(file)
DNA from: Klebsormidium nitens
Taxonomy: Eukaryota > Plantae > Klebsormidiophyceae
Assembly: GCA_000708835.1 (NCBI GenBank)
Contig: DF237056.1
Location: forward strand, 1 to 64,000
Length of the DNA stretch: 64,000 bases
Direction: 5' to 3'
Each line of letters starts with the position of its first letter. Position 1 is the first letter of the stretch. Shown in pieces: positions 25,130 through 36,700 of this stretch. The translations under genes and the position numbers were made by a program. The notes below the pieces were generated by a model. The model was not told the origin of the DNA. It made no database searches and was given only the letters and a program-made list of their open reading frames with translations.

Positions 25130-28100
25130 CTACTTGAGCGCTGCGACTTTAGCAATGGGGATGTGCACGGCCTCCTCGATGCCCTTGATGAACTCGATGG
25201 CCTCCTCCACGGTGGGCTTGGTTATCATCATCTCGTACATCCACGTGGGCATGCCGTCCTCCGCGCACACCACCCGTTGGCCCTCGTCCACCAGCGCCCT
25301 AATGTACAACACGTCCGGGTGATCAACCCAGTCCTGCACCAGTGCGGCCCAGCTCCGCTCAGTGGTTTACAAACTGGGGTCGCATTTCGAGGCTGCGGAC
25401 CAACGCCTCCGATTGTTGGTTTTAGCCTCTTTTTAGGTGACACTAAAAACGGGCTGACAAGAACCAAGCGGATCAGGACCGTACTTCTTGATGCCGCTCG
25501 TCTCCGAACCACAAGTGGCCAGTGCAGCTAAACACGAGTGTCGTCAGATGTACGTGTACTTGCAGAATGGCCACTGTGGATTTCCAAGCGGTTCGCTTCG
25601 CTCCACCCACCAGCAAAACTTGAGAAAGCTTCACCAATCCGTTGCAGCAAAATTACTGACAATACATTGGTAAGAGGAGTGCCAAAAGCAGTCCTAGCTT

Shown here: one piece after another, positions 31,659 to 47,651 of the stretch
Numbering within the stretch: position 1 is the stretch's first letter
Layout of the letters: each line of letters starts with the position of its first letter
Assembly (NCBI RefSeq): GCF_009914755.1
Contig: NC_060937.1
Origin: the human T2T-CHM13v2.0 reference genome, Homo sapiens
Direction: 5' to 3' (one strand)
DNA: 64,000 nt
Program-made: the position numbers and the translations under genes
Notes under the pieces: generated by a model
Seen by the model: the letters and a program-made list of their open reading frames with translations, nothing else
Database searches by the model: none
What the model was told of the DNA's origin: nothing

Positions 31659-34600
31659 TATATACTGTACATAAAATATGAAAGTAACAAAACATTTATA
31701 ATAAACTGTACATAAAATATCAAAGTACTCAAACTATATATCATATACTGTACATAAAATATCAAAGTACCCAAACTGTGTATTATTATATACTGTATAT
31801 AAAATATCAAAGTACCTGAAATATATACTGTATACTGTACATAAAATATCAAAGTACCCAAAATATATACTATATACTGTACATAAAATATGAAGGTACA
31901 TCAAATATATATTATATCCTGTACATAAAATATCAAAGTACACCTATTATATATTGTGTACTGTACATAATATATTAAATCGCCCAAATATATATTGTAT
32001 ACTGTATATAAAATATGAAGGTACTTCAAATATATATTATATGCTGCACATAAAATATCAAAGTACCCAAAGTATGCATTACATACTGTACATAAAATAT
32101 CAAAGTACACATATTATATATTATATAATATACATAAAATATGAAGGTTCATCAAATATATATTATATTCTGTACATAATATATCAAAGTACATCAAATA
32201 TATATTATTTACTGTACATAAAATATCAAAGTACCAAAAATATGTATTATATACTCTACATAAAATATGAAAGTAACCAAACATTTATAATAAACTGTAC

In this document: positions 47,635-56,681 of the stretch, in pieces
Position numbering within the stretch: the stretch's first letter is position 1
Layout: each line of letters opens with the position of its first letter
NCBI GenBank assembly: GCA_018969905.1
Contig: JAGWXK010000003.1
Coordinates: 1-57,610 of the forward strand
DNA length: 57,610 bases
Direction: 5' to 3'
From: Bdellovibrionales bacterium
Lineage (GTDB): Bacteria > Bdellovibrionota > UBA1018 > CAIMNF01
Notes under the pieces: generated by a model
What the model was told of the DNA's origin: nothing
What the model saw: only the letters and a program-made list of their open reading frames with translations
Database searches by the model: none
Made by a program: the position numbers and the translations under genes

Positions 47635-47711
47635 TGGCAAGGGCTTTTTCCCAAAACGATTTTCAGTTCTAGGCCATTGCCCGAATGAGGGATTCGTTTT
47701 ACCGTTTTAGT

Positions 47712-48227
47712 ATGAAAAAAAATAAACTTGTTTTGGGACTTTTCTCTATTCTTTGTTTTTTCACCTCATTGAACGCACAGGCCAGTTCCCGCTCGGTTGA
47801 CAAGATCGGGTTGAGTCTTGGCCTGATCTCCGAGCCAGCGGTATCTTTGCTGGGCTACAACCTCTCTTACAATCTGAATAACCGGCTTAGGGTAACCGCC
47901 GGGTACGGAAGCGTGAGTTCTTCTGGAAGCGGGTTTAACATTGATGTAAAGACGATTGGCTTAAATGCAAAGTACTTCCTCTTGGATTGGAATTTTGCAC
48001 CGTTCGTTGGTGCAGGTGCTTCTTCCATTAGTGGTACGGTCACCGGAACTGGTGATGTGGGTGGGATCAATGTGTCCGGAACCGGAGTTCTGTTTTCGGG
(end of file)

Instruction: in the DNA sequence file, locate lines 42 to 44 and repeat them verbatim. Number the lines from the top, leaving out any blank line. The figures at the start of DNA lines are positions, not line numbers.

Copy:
Coordinates: 1-57,610 of the forward strand
DNA length: 57,610 bases
Direction: 5' to 3'